14 Benchmarking or comparative performance appraisal of Member State coast guard service functions. Previous studies for the European Commission have attempted to address some of these issues. 1.3 The structure of this report The purpose of this report is to analyse lessons learned from current forms of cooperation and/or coordination of coast guard functions and suggest how they will be applied in the context of the present study. This final report is structured as follows: the benefits of collaboration are examined and the arguments in favour or more collaboration discussed in Section 2.2; the scale and distribution of current cross-border collaboration among EU coast guard authorities is described in Section 2.3; The barriers to collaboration and root causes of the main collaboration issues are considered in Sections 2.4, 2.5, 2.6, and 2.7; Chapter 3 presents the opportunities identified to enhance collaboration and their feasibility, summarising more detailed analysis provided in Annex 2; The potential phasing of these options is explored in Chapter 4. Annexes provide supporting information on the proposed measures, the appraisal of their feasibility and cost, and the method. The details of the current allocation of coast guard functions and current collaboration activities, as validated by Member States, EU institutions and networks, are separately bound in a further annex. 1.4 Acknowledgements ICF would like to record its thanks to the many officials who have provided time to support the project through participating in interviews or working on the validation of data, and to the Greek Presidency of the European Coast Guard Functions Forum that provided opportunities for ICF to present details of the project to ECGFF members, and the Italian Presidency of the ECGFF for its advice and support. Final report 7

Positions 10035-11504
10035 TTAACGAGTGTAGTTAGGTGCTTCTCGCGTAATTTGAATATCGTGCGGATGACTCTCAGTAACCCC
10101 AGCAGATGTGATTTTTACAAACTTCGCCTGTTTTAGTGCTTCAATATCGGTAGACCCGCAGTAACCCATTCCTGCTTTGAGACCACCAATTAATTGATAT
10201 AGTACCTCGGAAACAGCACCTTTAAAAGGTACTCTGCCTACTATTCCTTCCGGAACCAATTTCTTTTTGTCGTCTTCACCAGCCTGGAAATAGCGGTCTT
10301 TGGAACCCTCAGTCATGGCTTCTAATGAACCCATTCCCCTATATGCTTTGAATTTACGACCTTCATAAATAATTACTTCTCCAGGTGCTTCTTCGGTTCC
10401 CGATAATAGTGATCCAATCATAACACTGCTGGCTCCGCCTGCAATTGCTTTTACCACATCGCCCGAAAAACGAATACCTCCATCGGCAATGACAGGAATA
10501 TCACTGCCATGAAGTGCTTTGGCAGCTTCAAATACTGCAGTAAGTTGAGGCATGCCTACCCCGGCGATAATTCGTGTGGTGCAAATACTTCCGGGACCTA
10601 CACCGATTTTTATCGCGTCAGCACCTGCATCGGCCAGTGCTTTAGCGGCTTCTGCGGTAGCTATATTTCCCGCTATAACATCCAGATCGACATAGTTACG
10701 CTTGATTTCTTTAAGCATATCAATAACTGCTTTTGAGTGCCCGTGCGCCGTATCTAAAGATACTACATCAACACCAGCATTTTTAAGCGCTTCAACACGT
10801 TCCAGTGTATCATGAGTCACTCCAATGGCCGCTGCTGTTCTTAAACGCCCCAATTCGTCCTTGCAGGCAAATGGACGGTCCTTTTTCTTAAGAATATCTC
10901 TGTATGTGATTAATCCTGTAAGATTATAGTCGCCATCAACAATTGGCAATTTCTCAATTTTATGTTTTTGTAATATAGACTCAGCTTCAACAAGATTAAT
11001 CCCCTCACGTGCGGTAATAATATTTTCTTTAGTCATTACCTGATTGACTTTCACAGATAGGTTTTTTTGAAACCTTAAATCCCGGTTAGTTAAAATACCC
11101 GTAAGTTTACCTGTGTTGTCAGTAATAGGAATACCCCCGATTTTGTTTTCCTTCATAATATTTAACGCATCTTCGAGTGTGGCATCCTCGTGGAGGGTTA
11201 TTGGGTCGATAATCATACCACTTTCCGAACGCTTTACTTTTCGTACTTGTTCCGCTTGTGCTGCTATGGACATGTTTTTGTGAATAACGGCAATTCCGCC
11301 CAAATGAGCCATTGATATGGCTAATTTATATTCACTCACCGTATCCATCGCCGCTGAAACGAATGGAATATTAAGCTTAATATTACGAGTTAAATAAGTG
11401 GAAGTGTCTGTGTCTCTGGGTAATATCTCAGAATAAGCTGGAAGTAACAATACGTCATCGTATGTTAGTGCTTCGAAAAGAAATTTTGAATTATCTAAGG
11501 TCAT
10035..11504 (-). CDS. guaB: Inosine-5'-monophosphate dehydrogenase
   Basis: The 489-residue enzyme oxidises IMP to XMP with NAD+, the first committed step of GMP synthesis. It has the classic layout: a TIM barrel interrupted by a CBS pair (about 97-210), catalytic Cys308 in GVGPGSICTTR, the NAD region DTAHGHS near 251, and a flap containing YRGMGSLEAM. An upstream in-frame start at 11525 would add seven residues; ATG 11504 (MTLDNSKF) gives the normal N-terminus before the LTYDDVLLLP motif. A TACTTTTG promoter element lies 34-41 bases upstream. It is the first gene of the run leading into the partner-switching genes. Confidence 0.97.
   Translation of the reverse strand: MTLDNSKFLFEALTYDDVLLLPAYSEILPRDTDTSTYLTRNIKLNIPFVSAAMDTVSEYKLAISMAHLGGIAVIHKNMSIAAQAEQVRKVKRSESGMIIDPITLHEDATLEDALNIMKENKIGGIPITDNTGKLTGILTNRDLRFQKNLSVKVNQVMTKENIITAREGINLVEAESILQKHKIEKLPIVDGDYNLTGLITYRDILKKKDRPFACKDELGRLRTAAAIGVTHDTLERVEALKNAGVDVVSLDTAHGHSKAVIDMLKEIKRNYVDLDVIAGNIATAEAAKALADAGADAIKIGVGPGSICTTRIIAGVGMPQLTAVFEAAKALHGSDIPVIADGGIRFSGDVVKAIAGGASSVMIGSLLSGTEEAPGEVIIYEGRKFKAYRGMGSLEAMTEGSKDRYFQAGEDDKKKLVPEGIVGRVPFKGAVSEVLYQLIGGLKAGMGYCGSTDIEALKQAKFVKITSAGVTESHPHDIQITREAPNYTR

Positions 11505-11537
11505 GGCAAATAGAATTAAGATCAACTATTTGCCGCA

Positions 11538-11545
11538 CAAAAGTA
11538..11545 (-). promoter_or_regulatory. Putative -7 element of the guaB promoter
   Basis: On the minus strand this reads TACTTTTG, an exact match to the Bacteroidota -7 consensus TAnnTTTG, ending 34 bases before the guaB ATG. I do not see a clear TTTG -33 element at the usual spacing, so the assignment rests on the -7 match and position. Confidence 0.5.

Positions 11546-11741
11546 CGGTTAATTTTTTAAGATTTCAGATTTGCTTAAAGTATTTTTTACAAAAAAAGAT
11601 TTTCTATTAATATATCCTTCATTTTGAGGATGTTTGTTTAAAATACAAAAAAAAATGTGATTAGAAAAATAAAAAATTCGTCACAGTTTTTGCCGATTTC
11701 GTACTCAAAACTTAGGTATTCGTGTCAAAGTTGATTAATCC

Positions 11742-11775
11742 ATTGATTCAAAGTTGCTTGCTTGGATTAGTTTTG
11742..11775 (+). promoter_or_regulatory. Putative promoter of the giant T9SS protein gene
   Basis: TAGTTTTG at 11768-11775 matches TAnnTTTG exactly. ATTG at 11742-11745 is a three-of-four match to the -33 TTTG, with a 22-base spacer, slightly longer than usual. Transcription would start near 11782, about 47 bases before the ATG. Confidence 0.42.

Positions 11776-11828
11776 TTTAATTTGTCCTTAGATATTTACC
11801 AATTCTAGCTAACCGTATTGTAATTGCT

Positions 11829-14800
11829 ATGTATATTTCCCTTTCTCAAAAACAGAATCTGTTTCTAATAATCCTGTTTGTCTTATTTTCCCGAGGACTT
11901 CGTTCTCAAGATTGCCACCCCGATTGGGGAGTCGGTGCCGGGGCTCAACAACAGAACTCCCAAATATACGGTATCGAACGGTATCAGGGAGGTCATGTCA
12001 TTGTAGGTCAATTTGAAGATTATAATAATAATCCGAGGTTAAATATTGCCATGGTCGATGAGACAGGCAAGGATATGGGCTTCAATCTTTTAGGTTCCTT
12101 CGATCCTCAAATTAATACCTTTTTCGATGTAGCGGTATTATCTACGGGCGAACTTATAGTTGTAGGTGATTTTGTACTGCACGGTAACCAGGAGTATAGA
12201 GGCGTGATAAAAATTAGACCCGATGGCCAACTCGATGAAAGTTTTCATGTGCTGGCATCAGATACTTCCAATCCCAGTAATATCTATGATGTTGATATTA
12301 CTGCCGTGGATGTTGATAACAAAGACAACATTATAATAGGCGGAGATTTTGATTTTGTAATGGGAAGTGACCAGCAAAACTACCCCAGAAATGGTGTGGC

15 2 The case for, current use of, and barriers to, collaboration among coast guard authorities within the EU 2.1 Introduction and summary This section of the report examines the rationale for enhanced collaboration among coast guard authorities in different Member States. It explores the business case for collaboration in delivery of coast guard functions, the extent of current collaboration within the EU and the barriers that impede more extensive cooperation and coordination. The analysis suggests that collaboration can; improve the effectiveness of the action taken by coast guard authorities, but the best level and form of collaboration needs to be determined on a case by case basis; facilitate efficiency gains, such as through sharing assets and services, but savings can be difficult to realise and to identify; have positive economic, social and environmental impacts on shared problems. The research shows that: There is already extensive collaboration among coast guard services 70 collaborative structures and 41 cooperation agreements were identified in the baseline research A large number of collaborative initiatives among coast guard authorities are already in place at different levels and in different geographies; more are being developed all the time; Theoretically feasible opportunities for Member States to collaborate with each other need to deliver net benefits for the individual authorities involved if they are to be politically, financially and practically viable. Current structures create barriers to collaboration among coast guard authorities from different Member States; With more than 300 separate authorities having responsibility for delivery of coast guard functions across the EU, institutional complexity is a significant issue; The consultations suggest that collaboration could be promoted by: Improving the general and staff awareness of the objectives, powers, activities and resources of authorities in other Member States; Increasing the operational capacity and capability of authorities performing coast guard functions ; and, Strengthening the coordination of coast guard functions at regional and EU level. 2.2 The case for collaboration Collaboration can improve the effectiveness of the joint actions taken by coast guard authorities; however the appropriate level and form of collaboration must be determined on a case by case basis Many of the problems from oil spills to organised crime to unsafe shipping that are managed by those providing coast guard services in the EU are regional or Europe-wide issues that can be tackled more effectively through joint action of EU Member States working together. Final report 8